I am Lindsey Heiser

a family member in a familial ALS family,
a family member of someone living with ALS,
an ALS gene carrier,
caring for someone living with ALS,
living with ALS


I remember my sister and brother coming up to me and asking what my father was like when he was healthy.

My father has had ALS for 15 years. Growing up I was fortunate enough to see my father in his “healthy” stage. I remember my sister and brother coming up to me and asking what my father was like when he was healthy. It didn’t really occur to me how much the disease affects them more than me. My father has been working now for 28 years. I cannot express enough how much he loves what he does. He has always told me to do what I love, and that hard work pays off.

There was a period where my father was receiving treatment. I remember nurses coming to our house and needing to put medicine in a port my father had in his chest. Unfortunately, this didn’t work for him, and he got worse. It was very rough on my family to go through this period. There have been some incidents that I have experience with my father.

I still remember when my father fell in North Carolina. It was around midnight, and I was hanging out with my teammates. I got a phone call from my father telling me to come back to the room. I didn’t think much of it just that it was time to go to bed. I walked into the hotel room to see my dad on the side of the bed and blood over the floor. I found out he fell and sliced his eyebrow in half. My heart was racing, and I was petrified. I was only 14.

I needed to get medical care to help my father. I got my teammate’s dad to take us to the hospital so he could get stitches. I was more upset at myself because my thoughts instantly went to what if I was there and could’ve prevented his fall. I called my mom at 1 am bawling my eyes out because she was 8 hours away and it was only me and my father. That night I needed to grow up and take on a huge responsible role. I needed to be strong for my mom, my siblings, and my father.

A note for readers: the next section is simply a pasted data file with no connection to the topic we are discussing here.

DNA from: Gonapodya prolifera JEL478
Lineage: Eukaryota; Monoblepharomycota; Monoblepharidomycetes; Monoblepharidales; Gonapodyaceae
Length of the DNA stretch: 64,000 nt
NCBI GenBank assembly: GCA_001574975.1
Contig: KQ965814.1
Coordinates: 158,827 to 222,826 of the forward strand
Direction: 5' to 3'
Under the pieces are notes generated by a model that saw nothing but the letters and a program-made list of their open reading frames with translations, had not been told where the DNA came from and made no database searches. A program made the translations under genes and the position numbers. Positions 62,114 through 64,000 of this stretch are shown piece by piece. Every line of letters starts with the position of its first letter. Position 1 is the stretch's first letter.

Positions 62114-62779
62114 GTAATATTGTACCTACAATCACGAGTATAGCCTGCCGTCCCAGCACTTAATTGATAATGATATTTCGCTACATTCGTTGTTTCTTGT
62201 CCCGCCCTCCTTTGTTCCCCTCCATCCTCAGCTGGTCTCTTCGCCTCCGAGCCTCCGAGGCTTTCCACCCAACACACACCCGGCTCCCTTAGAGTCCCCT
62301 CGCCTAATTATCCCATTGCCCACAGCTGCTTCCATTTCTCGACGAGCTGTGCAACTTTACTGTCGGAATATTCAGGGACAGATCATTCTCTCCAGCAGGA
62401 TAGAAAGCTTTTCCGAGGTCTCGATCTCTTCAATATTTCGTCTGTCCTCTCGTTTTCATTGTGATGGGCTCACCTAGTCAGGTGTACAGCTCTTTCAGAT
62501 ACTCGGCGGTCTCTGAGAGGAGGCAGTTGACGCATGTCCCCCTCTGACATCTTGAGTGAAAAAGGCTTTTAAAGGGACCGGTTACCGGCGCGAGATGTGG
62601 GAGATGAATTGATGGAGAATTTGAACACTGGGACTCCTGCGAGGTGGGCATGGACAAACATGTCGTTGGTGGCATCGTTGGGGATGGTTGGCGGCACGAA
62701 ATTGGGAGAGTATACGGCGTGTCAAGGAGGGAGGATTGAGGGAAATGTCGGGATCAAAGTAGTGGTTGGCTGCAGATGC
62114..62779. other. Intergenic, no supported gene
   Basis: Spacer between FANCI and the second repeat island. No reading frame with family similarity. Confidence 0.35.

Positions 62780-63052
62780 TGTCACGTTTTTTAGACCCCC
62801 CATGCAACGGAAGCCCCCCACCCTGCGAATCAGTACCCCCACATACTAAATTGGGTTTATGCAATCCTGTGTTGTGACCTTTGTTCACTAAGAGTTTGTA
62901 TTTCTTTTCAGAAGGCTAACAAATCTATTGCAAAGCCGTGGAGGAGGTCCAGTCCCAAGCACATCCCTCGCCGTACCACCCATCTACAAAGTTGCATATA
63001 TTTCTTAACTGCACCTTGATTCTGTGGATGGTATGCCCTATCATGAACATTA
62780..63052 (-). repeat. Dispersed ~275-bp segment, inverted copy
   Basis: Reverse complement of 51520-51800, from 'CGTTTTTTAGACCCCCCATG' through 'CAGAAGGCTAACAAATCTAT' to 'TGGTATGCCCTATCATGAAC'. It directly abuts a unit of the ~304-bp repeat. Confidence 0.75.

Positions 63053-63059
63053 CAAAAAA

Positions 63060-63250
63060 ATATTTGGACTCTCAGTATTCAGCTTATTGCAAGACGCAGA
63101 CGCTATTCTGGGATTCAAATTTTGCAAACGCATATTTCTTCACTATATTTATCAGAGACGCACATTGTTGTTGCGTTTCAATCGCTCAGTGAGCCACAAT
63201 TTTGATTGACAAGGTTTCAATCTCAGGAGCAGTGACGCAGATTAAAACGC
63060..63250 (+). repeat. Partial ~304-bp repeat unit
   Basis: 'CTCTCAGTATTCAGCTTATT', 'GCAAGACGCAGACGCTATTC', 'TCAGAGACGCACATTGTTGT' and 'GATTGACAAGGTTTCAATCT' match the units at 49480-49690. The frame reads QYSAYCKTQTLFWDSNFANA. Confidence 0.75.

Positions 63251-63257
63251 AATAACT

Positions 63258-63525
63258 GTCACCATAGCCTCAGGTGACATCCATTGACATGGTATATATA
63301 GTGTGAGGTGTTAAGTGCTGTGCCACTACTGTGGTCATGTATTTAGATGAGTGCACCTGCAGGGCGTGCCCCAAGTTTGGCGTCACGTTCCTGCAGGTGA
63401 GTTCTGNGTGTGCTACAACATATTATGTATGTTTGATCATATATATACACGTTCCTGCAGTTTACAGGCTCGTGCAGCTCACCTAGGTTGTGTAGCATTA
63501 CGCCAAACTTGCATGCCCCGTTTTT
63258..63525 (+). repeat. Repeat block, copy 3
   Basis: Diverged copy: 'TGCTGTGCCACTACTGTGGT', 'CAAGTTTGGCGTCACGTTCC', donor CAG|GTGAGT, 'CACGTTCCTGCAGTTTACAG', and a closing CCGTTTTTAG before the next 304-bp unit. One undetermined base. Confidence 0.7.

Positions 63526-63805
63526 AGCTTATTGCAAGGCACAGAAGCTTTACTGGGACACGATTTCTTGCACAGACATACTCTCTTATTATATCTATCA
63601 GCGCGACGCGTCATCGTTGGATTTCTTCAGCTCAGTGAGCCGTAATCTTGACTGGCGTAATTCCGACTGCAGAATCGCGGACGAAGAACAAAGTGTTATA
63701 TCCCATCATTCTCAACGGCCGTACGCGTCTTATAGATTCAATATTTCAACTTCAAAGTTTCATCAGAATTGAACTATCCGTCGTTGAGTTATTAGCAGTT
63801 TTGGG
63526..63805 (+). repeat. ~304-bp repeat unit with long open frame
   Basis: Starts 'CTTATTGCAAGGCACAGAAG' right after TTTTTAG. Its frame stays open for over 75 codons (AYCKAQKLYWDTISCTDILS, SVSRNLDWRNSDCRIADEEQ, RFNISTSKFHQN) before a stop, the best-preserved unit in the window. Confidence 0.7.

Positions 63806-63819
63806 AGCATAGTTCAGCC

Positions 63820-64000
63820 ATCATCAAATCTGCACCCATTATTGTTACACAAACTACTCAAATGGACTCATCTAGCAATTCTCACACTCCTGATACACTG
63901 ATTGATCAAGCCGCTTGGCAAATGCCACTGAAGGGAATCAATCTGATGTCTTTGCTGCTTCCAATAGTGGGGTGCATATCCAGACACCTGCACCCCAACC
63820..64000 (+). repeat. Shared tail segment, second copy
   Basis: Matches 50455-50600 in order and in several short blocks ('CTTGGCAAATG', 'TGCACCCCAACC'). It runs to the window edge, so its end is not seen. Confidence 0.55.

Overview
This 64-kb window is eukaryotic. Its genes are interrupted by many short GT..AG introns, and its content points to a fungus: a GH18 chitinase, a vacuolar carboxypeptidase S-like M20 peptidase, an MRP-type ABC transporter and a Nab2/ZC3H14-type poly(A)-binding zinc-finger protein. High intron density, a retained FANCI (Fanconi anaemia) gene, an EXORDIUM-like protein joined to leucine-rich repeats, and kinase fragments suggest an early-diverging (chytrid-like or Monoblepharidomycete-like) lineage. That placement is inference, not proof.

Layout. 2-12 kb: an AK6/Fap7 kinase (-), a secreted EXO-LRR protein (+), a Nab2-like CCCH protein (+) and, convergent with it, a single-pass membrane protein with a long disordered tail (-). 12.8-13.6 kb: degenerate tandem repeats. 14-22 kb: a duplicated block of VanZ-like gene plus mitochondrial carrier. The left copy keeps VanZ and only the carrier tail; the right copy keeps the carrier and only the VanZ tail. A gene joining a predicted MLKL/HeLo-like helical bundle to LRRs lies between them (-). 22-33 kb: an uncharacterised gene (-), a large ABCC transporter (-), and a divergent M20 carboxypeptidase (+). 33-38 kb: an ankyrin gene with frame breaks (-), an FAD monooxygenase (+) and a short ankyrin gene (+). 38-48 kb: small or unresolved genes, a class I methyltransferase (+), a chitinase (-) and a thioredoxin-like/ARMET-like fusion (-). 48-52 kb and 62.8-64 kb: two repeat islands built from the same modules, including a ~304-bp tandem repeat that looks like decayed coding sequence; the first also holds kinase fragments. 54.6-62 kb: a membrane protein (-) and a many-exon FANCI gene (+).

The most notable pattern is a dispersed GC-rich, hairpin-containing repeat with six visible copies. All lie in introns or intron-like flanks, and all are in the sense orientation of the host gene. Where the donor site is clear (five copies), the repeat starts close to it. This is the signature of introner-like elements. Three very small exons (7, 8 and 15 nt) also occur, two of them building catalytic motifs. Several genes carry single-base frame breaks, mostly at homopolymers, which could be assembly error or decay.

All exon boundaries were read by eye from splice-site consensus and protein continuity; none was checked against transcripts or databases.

Even after this incident, I became aware of how much my mother must manage. It got me to thinking about how strong and admirable a mother she is to my siblings and me. She told me about various interactions she had with different individuals. People have advised her that having my sister was a mistake and having all three of her children participate in sports would be too much for our family. Honestly, my dad enjoys watching his kids play sports. Currently I play for a division 3 school where my parents haven’t missed a single home game yet.

No matter how bad your circumstance may be don’t let it defeat you, let it define you. This is something that I hold very deeply.

Now in life I feel that my father has gotten the worst. We installed an elevator in our house to try to take off the stress of going up the steps in our house, especially because he is losing his balancing dramatically. We also redid my parents’ bathroom, so it is more handicapped accessible for him to shower. Whenever we go outside our house my father is always in his wheelchair since long distance has gotten harder for him to do.

I am very fortunate to others but, also want the community to know my story. Please remember that even though times seem rough there is always hope on the horizon for all of us.

More stories

See all stories

Back to Top